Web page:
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CSL licenses uniQure haemophila B gene therapy in $2bn-plus deal

Could free patients from the need for regulator injections with clotting factor drugs

Gene therapy graphic

Dutch biotech uniQure has agreed to license its gene therapy for haemophilia B – currently in a phase 3 registration trial – to CSL Behring for $450m upfront.

The deal – which also includes up to $1.6bn in back-end payments plus royalties – gives CSL global rights to AMT-061 (etranacogene dezaparvovec), which is among the lead candidates in the race to bring a gene therapy for haemophilia B to market.

Under the agreement, uniQure will be responsible for completing the ongoing HOPE-B study of AMT-061, and handling manufacturing of the gene therapy until it can be transferred to Philadelphia, US-based CSL, which is already a prominent player in the haemophilia market with its recombinant clotting factor products.

“Our vision with haemophilia B patients is to offer transformational treatment paradigms that help free them from the lifelong burden of this disease,” said CSL’s chief executive Paul Perreault.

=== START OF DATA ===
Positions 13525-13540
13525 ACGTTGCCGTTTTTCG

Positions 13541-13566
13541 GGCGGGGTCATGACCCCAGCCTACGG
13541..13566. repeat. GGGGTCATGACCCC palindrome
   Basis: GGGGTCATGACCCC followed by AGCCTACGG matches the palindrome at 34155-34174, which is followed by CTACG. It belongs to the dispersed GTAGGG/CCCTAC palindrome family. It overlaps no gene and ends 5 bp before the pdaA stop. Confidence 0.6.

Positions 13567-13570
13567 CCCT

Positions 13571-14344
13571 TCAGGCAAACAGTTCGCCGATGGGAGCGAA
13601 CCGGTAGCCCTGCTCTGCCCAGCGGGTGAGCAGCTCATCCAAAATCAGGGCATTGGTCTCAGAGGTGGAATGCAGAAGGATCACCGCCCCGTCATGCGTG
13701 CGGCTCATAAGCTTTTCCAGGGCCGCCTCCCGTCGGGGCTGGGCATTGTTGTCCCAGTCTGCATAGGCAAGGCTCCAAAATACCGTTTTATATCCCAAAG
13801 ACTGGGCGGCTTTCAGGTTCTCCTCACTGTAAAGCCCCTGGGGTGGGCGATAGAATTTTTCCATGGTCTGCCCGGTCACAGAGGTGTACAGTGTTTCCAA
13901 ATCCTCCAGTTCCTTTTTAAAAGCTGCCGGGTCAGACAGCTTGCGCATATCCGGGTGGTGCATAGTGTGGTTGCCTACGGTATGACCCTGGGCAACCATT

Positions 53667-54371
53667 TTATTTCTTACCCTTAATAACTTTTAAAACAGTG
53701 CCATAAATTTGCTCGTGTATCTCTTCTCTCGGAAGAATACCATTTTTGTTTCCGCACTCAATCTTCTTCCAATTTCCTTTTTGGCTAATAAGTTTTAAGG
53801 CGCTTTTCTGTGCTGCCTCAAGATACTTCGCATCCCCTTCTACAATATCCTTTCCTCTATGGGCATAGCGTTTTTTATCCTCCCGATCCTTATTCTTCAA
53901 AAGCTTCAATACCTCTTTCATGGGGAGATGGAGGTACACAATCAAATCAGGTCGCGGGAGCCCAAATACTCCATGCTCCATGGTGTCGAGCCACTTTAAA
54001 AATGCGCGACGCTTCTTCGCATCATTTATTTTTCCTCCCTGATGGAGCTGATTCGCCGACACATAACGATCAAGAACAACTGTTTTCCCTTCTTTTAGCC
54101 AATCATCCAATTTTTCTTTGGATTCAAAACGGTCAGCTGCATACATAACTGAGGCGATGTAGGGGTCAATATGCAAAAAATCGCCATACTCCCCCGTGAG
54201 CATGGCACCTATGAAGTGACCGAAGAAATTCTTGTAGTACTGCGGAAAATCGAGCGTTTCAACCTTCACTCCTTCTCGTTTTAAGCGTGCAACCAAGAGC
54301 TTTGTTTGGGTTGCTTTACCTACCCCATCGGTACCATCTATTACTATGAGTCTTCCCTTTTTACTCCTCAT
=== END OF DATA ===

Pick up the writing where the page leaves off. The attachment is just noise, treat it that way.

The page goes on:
“With more than three decades of providing lifesaving innovations for the global bleeding disorders community, we are well positioned to maximise the potential benefit of this therapy,” he added.

Last year, uniQure reported phase 2b results with AMT-061 – which aims to replace missing Factor IX in patients with haemophilia B – showing that the therapy raised levels of the clotting factor well above the level needed to reduce bleeding episodes.

If the HOPE-B trial backs up that initial finding with pivotal data on reduced bleeding, AMT-061 could provide a one-shot treatment that would free patients from the need for regulator injections with clotting factor drugs.

uniQure’s closest rival in the race to develop a haemophilia B gene therapy is Roche’s recent acquisition Spark Therapeutics with its SPK-9001 candidate, which is thought to be a few months behind in development, based on the timings of phase 3 readouts.

Roche is also emerging as a force in the haemophilia market thanks largely to the rapid growth of its blockbuster Hemlibra (emicizumab) antibody for haemophilia A.

Meanwhile, Pfizer is also jostling for a podium position in the haemophilia B gene therapy race with its PF-06838435 (fidanacogene elaparvovec), licensed from Spark ahead of the Roche takeover, which is also in phase 3 testing.

In a statement, uniQure said the deal with CSL will “provide…significant financial resources to advance and expand our pipeline of gene therapy candidates, anchored by AMT-130 in Huntington’s disease”. The latter therapy was dosed to the first patients in a clinical trial earlier this week.

Article by
Phil Taylor

25th June 2020

From: Regulatory



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